It opens with lights in darkness, worn on the bodies of dancers, moving and connecting like molecular structures. And on one level Tree of Codes is all about light.

Wayne McGregor’s contemporary ballet, one of Manchester International Festival 2015’s headlining works, is also about collaboration, a theme throughout a festival which also sees Gerhard Richter working with composer Arvo Pärt, and Douglas Gordon directing Charlotte Rampling.

For Tree of Codes, McGregor’s collaborators are composer Jamie XX and artist Olafur Eliasson, whose visual concept in some ways recalls his popular giant sun, The Weather Project, that dominated Tate Modern’s Turbine Hall in 2003.

Eliasson’s inventive use of screens pierced by giant, circular and semi-circular doors also mimics the opening pages of a book, deliberately echoing the physical originality of Jonathan Safran Foer’s book/artefact, Tree of Codes, itself a ‘scissored’ version of Bruno Schulz’s story-cycle, The Street of Crocodiles, first published in 1934.

Around and through these screens, 15 dancers from Paris Opera Ballet and Company Wayne McGregor move in relational, interchanging human sculptures, sometimes transforming their bodies with extreme rapidity, and during one sequence, extreme slow-motion. The effect is mesmerising.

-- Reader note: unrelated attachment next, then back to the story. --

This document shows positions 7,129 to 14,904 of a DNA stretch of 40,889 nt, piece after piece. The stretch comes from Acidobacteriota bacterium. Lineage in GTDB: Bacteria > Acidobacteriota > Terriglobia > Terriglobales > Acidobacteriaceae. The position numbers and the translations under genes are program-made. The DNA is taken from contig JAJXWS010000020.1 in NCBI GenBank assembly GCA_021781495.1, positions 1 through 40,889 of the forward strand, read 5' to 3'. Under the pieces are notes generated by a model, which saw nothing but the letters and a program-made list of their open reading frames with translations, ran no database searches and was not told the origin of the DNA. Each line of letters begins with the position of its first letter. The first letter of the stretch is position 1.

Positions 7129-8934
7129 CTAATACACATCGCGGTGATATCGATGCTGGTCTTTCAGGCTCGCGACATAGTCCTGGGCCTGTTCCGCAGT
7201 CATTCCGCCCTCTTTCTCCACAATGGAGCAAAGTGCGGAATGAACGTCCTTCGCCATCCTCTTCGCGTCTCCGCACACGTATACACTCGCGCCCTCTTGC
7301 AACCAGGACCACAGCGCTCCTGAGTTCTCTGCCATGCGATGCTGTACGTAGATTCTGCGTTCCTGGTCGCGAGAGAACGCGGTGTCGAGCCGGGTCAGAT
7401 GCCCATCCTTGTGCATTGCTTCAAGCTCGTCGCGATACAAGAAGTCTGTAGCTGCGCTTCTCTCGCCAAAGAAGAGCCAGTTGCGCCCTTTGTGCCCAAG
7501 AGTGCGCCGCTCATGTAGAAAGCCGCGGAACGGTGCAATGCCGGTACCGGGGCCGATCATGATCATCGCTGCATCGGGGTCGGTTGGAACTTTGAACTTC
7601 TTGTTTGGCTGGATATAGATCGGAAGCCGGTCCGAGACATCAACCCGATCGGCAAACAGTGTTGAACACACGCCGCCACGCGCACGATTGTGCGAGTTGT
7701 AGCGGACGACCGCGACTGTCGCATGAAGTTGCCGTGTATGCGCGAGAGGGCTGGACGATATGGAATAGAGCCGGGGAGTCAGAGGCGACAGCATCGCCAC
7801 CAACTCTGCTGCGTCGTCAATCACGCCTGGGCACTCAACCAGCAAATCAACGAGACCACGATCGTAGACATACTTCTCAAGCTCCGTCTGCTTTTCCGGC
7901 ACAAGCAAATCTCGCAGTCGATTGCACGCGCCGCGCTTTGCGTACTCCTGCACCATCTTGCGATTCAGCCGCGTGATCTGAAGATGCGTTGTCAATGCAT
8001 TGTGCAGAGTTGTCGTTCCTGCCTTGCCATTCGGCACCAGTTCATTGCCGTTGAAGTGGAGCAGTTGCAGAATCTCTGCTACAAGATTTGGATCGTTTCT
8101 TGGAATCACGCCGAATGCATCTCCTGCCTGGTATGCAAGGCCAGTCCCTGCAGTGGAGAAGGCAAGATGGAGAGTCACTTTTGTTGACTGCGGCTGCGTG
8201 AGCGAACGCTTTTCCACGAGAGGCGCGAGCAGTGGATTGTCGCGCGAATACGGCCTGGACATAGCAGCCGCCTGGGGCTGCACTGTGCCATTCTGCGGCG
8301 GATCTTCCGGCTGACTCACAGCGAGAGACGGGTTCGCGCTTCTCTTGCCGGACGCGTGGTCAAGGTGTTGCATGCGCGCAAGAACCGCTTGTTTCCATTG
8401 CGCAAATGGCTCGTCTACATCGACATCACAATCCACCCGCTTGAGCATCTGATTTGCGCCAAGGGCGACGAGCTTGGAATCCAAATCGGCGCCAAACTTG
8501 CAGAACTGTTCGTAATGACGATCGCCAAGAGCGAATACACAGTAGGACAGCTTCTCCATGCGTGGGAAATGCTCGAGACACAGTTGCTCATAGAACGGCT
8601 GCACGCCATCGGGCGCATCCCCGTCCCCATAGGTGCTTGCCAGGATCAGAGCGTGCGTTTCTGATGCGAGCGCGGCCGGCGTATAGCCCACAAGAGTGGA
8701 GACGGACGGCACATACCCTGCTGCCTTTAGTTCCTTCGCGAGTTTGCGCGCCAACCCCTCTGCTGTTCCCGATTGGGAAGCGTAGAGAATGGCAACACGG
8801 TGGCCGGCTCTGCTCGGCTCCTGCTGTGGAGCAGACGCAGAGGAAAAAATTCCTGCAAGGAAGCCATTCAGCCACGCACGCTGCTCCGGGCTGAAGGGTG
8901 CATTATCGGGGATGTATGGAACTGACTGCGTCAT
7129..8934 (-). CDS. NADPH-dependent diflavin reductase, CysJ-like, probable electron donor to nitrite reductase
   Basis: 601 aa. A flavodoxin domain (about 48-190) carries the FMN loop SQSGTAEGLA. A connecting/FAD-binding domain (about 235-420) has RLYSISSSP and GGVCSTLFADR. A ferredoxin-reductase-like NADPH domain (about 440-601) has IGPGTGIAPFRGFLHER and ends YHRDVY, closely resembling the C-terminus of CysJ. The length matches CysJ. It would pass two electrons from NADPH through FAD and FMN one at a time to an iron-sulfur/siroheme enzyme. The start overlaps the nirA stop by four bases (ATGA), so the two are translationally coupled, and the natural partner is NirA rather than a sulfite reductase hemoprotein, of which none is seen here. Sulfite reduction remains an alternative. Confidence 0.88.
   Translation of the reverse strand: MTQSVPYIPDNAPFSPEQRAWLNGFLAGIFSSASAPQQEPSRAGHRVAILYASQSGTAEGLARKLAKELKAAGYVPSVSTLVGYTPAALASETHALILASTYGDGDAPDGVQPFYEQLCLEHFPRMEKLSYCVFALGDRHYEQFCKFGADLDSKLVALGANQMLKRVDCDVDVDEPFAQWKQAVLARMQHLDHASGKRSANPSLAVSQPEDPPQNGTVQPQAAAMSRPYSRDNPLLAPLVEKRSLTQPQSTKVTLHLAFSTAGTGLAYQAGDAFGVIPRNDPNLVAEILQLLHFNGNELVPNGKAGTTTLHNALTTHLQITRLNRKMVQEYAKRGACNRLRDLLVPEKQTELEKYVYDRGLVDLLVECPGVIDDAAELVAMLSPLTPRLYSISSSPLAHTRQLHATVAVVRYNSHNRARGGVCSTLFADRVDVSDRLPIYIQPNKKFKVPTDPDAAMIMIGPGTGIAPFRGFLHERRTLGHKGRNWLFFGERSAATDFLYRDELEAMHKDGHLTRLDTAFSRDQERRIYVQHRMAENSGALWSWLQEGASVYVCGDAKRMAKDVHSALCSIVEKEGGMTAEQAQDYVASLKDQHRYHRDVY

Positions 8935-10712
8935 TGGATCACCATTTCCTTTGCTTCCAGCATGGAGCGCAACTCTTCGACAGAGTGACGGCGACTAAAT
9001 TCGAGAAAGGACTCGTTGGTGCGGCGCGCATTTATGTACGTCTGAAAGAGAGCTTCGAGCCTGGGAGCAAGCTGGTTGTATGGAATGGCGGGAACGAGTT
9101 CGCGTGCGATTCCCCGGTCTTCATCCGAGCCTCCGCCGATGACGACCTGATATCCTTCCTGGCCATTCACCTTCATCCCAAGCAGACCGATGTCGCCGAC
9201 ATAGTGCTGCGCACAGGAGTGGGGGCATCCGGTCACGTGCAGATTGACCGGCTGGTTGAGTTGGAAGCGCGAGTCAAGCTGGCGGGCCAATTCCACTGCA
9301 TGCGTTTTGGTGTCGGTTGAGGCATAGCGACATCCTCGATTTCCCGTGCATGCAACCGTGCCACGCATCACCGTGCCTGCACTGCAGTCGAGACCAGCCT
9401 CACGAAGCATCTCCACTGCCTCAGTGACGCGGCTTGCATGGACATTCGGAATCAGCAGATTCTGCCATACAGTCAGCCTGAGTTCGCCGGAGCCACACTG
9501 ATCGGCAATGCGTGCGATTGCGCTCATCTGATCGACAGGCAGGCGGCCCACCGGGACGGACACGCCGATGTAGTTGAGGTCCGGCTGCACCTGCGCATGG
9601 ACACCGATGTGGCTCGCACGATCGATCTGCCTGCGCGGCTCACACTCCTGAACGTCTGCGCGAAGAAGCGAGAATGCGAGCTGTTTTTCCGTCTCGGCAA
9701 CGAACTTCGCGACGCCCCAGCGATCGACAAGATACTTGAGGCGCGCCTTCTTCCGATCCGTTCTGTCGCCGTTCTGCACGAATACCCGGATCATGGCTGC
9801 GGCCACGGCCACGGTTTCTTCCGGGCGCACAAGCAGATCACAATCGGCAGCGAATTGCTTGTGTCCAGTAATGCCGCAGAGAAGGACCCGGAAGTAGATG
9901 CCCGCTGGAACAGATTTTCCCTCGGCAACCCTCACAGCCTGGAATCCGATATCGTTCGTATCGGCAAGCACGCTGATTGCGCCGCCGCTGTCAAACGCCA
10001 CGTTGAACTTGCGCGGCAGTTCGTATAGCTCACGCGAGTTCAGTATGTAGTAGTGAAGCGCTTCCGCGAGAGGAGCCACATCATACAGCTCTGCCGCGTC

The use of a giant mirror at the back of the set adds another vital element to the experience: the audience can see itself throughout most of the performance, and the physical presence of the audience is constantly being explored by slow-tracking spotlights.

The screens and doors, changing colour, sometimes mirrored, sometimes transparent, all appear to be floating in the middle of a giant arena, in which the audience are the most static part. The dancers, both en masse and in their many and various solo and group tableaux, constantly unfolding, inventing and reinventing themselves, are human abstract art.

And, judging from the explosion of applause at the end of last night’s world premiere, this powerful example of a Gesamtkunstwerk, or all-embracing total artwork, occupied the centre of everyone’s imagination, for all of its 75 minutes duration.

Tree of Codes continues at the Opera House, Manchester until 10 July 2015.